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Don't Forget the Mortar

The first time a youth worker from another country visited my office, it made an indelible impression on me. He took one look at my library of youth ministry materials and his mouth dropped open. “Where did you get all these?!” he said, as if he had just discovered a chest of hidden treasure.

I felt grateful, embarrassed, and sad, all at the same time. Grateful, realizing our abundance of resources should not be treated as a “given.” Embarrassed that I hadn’t used some of these books in years. Sad that he didn’t have access to a fraction of what I did.

But I was sad for another reason. Sometimes, I wonder what effect all these resources have had. I don’t need to rehearse the moral condition of our nation or the lack of distinction between the lifestyle of Christians and non-Christians to make the point that we have a long way to go to impact our nation for Christ.

Why is that? Will we ever reach all our nation’s youth? Will we ever see widespread revival? The fulfillment of the Great Commission? If we can’t do it with all the resources we have in America, who can?

Maybe we’re not doing ministry the way God intended. Sure, we have abundant resources, impressive mega churches and gifted leaders—but is everyone acting too independently? Can we afford to do that? How much of a crisis do we have to experience before we see our need for each other? I think of Nehemiah as he gathered all the Jewish leaders of Jerusalem:

“You see the trouble we are in. Jerusalem lies in ruins, and its gates have been burned with fire. Come, let us rebuild the wall of Jerusalem, and we will no longer be in disgrace” (Nehemiah 2:17).

Do you see the application to America in this verse? We know “the trouble we are in.” It is a moral crisis that has largely poisoned the seed bed where youth are germinating. The Holy Spirit can empower us to help bring revolutionary change, but His pattern is for us to work together as one body in Christ. (I Corinthians 12:20).

As in the days of Nehemiah, let’s rise up to rebuild our churches and our nation to love and honor God. Like those Nehemiah challenged to rebuild areas around their homes, let’s take responsibility to help build networks in our own communities – ministries that point to the love of Christ and the unity of the Spirit.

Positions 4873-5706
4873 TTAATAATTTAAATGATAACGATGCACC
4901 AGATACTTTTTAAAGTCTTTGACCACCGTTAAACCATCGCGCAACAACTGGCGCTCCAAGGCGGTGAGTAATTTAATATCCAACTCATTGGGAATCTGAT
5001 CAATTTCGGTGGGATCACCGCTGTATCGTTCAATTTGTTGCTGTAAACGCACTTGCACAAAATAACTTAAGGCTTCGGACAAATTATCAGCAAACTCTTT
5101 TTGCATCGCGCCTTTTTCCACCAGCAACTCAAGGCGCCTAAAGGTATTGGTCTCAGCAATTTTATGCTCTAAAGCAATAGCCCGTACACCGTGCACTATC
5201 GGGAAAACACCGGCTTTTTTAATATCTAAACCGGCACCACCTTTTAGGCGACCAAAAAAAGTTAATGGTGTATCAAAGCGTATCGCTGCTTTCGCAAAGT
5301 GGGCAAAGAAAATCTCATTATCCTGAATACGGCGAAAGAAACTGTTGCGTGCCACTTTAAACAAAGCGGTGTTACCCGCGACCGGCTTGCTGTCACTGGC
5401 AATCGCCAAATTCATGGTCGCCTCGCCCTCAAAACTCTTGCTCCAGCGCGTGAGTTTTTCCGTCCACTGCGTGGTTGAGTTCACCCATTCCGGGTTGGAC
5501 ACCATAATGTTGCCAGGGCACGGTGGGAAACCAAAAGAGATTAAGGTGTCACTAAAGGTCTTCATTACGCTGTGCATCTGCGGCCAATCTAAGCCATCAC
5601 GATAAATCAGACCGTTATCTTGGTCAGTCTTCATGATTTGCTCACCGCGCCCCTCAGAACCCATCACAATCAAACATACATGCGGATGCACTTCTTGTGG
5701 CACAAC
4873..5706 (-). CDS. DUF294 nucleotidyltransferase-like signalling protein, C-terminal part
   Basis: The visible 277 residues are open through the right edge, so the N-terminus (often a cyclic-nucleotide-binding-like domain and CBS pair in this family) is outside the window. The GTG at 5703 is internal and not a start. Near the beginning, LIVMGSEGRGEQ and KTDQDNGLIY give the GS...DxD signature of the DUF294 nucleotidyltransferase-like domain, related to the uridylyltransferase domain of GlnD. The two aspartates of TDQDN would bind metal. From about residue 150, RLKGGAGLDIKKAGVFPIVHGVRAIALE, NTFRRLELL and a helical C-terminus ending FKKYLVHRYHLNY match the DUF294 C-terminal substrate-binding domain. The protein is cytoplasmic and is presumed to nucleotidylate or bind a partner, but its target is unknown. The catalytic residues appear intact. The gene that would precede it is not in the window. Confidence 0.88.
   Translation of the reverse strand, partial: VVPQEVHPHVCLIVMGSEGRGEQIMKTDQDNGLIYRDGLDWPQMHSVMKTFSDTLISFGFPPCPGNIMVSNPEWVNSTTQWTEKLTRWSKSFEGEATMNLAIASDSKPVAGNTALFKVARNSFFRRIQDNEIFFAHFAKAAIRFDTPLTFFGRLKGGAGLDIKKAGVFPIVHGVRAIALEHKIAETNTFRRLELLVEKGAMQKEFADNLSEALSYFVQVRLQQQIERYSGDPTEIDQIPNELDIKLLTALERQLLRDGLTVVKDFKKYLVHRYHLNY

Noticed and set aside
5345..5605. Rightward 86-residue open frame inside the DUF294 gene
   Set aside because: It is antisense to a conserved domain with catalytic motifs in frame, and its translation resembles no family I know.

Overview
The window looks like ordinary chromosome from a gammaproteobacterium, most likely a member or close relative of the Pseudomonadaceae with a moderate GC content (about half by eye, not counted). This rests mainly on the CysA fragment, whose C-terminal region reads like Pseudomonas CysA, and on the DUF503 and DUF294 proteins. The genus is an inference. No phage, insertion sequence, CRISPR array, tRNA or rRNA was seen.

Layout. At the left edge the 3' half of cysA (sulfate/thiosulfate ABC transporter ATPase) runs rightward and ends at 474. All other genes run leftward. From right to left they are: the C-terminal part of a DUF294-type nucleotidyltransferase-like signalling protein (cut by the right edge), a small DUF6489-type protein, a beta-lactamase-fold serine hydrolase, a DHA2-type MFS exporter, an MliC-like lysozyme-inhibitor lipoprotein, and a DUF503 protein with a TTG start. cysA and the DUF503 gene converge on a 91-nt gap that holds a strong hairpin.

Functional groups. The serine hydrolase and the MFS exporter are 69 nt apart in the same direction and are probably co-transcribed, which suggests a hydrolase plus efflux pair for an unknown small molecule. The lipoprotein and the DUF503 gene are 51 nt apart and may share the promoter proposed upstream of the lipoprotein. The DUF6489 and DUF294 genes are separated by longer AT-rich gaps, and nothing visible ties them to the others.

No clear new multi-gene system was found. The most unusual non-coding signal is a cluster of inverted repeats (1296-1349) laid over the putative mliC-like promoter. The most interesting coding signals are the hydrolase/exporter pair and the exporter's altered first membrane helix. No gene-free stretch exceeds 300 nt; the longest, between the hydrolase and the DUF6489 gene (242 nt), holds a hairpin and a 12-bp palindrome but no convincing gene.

As with Nehemiah’s effort to rebuild the wall, this worthy goal will take commitment, wisdom and hard work. Jerusalem was not rebuilt by everyone just bringing a few bricks and throwing them in a pile. That may be a start, but our efforts need to connect us into meaningful partnerships that accomplish God’s purposes.

The difference between building a wall and stacking bricks is one important, unheralded, non-flashy essential: mortar. It is essential! But it must be done right. You have to mix the proper consistency that will bind the bricks together. You use plumb lines to keep things square. Building a wall is a slow process, completed in stages. You must give the mortar time to “set,” or the weight of the upper bricks will cause the mortar of the lower bricks to be squeezed out. Thus, the strength of the wall would be compromised and would eventually crumble. (Draw your own applications!)

Building an environment for collaboration and partnership in your community may need to start with you. Nehemiah took it on himself to call the workers to the task (Nehemiah 2:17). Someone has to take the initiative.

We can make a difference for Christ in our culture, but we must partner our efforts. Really, it’s the only way. Ecclesiastes 4:10 says to “pity the man who has no one to help him…” Jesus said the world will be won when we are “brought to complete unity” (John 17:23).

We can build the kingdom of God, one brick at a time. Just don’t forget the mortar!

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